WHAT ARE THE CRUCIAL ISSUES MOST BUSINESSES in SA ARE ADDRESSING TO ENSURE SURVIVAL AND SUCCESS?
Vanessa: I think South Africans in general are survivors. In order to succeed, I think businesses need to seriously look at how they leverage technology and how to find alternate selling channels. With reports of serious market contraction for businesses, driving efficiencies becomes key and finding a distinct value proposition for the business, especially for small businesses.
Toni: To be relevant and, what next? At the beginning of the first lockdown it was impossible to imagine and shape our current business, even just to protect and adjust the business within a time frame. In fact, this lack of visibility is the main challenge and the main issue. It really has not been easy when you depend on a government ministry whose priority is fighting for survival at their own level and not making the necessary adjustments for the leading industries within our province or country.
It has impressed me no end to find service providers, suppliers and small businesses that despite Covid related challenges, strived to adjust and maintain their services, not just use it as an excuse. These companies are to be applauded as I only came across a few.
HAS THERE BEEN A NOTABLE CHANGE IN SUPPLY CHAINS FOR SA MARINE INDUSTRY BUSINESSES WITH A MOVE TO SOURCE MORE LOCALLY?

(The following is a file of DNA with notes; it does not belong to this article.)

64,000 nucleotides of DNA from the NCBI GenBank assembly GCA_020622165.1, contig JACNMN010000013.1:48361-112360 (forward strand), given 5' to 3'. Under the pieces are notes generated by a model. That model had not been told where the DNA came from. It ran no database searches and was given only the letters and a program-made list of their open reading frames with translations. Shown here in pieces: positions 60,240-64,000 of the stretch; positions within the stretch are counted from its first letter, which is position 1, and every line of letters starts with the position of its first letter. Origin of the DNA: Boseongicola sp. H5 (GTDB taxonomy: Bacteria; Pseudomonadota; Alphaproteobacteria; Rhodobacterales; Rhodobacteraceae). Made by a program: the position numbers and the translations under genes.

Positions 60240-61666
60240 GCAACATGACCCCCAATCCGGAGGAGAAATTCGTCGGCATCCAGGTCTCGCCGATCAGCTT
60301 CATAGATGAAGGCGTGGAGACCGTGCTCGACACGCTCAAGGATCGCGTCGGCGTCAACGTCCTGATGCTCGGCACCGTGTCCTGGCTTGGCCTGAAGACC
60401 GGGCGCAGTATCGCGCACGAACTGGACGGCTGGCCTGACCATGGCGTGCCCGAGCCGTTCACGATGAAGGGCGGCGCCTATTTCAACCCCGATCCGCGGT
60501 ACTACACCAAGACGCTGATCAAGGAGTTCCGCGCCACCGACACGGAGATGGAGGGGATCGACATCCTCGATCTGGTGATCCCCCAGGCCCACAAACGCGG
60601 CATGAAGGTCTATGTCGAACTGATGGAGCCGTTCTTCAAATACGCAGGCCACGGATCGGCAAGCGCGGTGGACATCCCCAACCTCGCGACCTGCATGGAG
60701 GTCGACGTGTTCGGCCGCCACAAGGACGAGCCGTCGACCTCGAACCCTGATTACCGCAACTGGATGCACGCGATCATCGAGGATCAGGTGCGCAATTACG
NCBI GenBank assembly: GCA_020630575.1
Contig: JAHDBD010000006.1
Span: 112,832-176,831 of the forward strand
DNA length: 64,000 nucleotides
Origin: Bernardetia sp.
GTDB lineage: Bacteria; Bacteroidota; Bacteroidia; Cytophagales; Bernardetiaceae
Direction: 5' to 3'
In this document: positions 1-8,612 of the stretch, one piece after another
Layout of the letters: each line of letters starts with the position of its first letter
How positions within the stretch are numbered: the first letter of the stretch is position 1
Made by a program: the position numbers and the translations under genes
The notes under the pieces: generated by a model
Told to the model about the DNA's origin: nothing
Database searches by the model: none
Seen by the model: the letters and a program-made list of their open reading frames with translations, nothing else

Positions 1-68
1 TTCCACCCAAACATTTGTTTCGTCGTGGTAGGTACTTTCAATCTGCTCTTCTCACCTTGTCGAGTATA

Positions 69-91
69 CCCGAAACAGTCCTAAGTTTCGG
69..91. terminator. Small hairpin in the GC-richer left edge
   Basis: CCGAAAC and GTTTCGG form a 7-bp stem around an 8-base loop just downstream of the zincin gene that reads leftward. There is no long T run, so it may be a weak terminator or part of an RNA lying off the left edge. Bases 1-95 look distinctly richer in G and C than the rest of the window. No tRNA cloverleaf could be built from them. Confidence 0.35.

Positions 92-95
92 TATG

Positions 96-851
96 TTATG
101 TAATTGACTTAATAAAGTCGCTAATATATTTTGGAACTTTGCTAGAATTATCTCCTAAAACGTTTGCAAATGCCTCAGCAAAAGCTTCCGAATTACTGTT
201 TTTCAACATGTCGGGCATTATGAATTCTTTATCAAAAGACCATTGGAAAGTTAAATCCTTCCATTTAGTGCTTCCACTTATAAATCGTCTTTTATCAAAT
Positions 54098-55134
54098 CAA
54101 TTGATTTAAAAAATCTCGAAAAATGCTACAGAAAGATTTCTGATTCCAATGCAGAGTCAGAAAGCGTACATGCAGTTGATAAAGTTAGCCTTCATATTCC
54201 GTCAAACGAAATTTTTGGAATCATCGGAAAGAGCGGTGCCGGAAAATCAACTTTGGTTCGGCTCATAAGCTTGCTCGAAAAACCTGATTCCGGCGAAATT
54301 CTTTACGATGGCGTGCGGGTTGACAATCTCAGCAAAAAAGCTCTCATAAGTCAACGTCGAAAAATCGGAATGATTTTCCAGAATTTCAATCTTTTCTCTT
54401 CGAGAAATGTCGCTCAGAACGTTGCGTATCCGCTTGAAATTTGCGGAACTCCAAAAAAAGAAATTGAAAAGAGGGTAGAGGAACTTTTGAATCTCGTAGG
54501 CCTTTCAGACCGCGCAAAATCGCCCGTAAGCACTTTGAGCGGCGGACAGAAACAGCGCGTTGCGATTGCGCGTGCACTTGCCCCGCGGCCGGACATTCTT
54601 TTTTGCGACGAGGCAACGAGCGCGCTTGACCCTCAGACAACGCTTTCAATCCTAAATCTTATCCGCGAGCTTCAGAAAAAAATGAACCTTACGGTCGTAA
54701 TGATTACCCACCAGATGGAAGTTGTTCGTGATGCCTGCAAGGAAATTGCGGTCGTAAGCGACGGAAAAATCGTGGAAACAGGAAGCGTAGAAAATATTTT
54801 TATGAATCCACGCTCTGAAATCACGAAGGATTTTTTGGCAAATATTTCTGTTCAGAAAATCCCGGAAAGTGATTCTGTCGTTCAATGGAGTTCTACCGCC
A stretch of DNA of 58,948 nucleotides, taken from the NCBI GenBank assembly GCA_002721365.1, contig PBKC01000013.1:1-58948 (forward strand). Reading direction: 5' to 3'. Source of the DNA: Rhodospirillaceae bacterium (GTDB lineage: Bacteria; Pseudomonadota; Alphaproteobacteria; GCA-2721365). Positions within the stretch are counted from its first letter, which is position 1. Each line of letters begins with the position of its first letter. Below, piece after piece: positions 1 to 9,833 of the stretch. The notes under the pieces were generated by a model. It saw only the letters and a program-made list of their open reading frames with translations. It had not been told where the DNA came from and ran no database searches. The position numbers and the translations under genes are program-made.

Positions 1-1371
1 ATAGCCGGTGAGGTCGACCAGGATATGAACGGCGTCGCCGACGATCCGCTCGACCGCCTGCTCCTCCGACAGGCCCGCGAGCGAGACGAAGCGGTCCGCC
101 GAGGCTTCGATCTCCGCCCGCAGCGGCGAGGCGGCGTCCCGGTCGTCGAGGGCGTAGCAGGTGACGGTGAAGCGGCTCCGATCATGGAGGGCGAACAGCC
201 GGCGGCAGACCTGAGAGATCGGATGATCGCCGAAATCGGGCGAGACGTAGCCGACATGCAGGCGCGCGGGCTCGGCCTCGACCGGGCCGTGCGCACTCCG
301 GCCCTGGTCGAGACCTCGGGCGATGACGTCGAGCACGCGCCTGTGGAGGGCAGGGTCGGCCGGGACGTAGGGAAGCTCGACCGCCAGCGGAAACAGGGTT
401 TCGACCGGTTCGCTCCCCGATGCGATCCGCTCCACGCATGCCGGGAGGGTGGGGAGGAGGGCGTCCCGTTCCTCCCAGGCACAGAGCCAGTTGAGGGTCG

Vanessa: We have seen significant disruptions in the supply chains particularly with import delays which have a knock-on effect on production timelines for manufacturers. I think the move to source more locally is going to take time. We have commercial boats designated for local procurement with a 60% local content provision. There is a support programme run by our Council for Scientific and Industrial Research (CSIR) to assist marine component manufacturers in particular, to reach international accreditation and certification standards to support localisation. In the recreational marine manufacturing space we don’t have a designation so there is less impetus to source locally and price and quality are the main procurement drivers whether local or international.
Toni: I do not feel any change at my level as sourcing locally has been our main principle at RCYC.
WHAT ARE THE KEY CHANGES YOU HAVE HAD TO MAKE IN YOUR BUSINESS DURING THIS PANDEMIC TO SURVIVE AND THRIVE?
Vanessa: As an industry association, SABBEX worked extremely hard last year lobbying with government to allow the boat building industry to return to work at 50% during our Level 4 lockdown period, along with the automotive sector. If we had not achieved this milestone I think we may have had industry casualties. Adapting to the pace of work virtually and with online workshops and conferences, I have had to learn a new way of networking and engaging. What I have particularly enjoyed with virtual engagements is being able to chat to international colleagues more regularly and share experiences. Maintaining a positive outlook and taking all opportunities that present themselves has been key.
Toni: More Flexibility with all aspects of your business.
3 key changes:
First one: To divert our standard communication towards the members. To explain regularly all our adjustments and how it affects them and their Club, remaining connected so there is value for them. It is highly recommended to inform and maintain a strong contact with our members, our suppliers too, regarding what we can do together to maintain our sailing activities. Committees were working as brainstorming groups.